This review showcased a number of features that we have been working on for the upcoming major release of the both the Server and Mobile Client applications. I’ll be posting updates on each of the sprint reviews that we do on this site as a way to share with readers of this blog, the working code that we demoed during these sessions.
Staff from Oxfam in the Philippines recently received training and support on the use of the LMMS system in their operations, in part thanks to CIDA (see this link). New people on the LMMS team, like Paul Milwa (actually Paul’s been involved with LMMS for a while) and Romi Ryos del Sol (recently trained in KL), were there on the behalf of WVI/LMMS to lead the trainings and to support our Oxfam colleagues, and while the software development team on this occasion did not have an opportunity to witness the preparations leading up to Oxfam’s deployment of LMMS, we did however receive a digital production of the event that you can find below!
Last year my colleague Benny Law and I hosted a session in London for 12 large International NGOs, the ICRC, the IFRC and some UN agencies. Our goal was to help transfer knowledge to our counterparts on the capabilities of mobile technologies using our in-house developed humanitarian software applications.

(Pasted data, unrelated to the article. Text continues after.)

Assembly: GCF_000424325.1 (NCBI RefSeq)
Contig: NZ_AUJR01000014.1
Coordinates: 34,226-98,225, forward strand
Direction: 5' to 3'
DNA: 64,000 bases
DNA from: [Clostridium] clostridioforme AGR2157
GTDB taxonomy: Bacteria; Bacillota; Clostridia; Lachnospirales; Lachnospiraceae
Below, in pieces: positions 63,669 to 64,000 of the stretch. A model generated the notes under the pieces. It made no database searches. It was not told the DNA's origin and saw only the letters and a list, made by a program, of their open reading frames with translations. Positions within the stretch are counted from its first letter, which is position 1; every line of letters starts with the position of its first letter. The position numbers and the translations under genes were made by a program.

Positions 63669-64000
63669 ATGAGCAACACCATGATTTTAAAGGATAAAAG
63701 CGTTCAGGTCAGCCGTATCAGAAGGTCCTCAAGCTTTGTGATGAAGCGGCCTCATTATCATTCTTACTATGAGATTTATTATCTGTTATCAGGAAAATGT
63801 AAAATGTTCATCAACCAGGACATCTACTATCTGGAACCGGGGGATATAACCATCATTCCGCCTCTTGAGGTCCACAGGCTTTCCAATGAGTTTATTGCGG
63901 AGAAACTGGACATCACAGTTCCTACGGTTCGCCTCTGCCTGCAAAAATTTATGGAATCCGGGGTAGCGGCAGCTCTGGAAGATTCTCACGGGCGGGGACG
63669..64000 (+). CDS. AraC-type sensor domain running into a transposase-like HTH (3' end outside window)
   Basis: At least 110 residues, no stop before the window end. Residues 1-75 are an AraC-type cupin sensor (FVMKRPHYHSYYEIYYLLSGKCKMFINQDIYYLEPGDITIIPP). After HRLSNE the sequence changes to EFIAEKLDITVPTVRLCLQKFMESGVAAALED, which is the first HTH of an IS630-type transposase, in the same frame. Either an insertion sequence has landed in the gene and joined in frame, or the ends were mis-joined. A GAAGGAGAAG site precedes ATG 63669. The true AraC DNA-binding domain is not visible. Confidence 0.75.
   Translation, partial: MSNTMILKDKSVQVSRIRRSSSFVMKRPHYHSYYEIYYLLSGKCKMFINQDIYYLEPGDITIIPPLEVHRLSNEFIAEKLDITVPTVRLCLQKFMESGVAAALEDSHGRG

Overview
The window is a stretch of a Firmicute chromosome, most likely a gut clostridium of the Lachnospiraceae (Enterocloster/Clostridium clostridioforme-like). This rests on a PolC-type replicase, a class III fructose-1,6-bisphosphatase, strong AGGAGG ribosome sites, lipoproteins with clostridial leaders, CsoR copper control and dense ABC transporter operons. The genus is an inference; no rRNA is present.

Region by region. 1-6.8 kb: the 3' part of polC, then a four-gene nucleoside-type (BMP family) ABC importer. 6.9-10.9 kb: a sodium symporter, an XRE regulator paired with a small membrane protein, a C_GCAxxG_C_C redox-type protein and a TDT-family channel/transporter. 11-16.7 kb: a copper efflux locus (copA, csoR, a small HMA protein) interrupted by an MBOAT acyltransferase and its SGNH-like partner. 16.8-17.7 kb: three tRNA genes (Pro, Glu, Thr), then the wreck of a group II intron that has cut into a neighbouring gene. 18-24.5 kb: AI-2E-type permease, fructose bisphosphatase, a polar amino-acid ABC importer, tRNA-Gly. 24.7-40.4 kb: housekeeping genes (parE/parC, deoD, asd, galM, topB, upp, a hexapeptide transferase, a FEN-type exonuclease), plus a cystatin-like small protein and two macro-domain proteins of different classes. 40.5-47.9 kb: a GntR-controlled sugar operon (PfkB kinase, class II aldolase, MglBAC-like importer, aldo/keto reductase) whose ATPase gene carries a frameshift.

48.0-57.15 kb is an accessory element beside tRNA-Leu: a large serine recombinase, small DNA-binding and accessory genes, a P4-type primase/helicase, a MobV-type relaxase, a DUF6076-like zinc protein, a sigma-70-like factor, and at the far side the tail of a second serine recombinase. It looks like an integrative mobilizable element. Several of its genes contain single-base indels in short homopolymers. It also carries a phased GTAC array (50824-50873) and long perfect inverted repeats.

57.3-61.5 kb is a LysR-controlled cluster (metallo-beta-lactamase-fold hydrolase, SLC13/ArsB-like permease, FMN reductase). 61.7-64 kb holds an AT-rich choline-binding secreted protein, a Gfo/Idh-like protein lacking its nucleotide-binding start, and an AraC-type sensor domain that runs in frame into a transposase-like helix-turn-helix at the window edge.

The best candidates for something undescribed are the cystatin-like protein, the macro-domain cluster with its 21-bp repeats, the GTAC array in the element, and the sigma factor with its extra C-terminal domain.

At the conclusion of the session, we asked all participants from these 12 agencies, a few simple questions to ascertain the perceived value of the systems we had developed.
Q1: Did they see value for the humanitarian sector in the mobile technology software that we had developed?
Q2: Would they see immediate application of the software system we developed within their own operations (i.e. had we modeled the software in a way that had application for different humanitarian actors)?
Q3: Should we stop developing and growing the system or do we forge ahead with new features and functionality that are within the scope of what LMMS is designed for?